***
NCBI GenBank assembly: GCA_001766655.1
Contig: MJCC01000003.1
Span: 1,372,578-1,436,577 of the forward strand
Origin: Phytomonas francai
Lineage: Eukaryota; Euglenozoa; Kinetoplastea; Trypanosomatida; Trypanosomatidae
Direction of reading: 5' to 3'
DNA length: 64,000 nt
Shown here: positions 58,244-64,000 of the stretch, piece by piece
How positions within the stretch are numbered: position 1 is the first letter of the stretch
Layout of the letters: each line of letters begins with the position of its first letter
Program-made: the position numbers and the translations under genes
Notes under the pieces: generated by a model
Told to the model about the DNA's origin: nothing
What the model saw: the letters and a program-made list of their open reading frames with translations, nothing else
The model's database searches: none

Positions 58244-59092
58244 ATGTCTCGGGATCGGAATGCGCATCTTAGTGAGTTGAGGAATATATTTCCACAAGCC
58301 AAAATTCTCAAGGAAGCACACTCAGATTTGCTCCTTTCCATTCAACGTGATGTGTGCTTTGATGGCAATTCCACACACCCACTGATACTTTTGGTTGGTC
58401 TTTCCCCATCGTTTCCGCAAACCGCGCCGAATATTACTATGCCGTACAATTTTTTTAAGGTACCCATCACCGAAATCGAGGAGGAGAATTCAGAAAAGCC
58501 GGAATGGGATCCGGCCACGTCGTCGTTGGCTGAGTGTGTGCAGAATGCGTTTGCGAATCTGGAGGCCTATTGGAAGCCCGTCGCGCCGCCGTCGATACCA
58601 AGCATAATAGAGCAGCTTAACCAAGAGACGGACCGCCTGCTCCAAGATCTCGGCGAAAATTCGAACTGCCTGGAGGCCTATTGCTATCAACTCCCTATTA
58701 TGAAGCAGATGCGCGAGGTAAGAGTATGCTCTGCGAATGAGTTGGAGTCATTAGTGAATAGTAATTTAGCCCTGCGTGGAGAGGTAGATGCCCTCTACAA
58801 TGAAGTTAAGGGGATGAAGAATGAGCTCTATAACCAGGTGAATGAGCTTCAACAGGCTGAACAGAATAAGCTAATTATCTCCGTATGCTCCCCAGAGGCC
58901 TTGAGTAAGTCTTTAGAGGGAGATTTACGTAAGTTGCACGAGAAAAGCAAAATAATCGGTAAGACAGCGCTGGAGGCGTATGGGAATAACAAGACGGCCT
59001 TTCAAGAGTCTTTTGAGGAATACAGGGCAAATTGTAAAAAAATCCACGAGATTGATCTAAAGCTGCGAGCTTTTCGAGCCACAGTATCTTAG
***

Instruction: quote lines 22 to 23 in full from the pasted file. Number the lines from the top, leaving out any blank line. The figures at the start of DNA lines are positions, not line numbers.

58701 TGAAGCAGATGCGCGAGGTAAGAGTATGCTCTGCGAATGAGTTGGAGTCATTAGTGAATAGTAATTTAGCCCTGCGTGGAGAGGTAGATGCCCTCTACAA
58801 TGAAGTTAAGGGGATGAAGAATGAGCTCTATAACCAGGTGAATGAGCTTCAACAGGCTGAACAGAATAAGCTAATTATCTCCGTATGCTCCCCAGAGGCC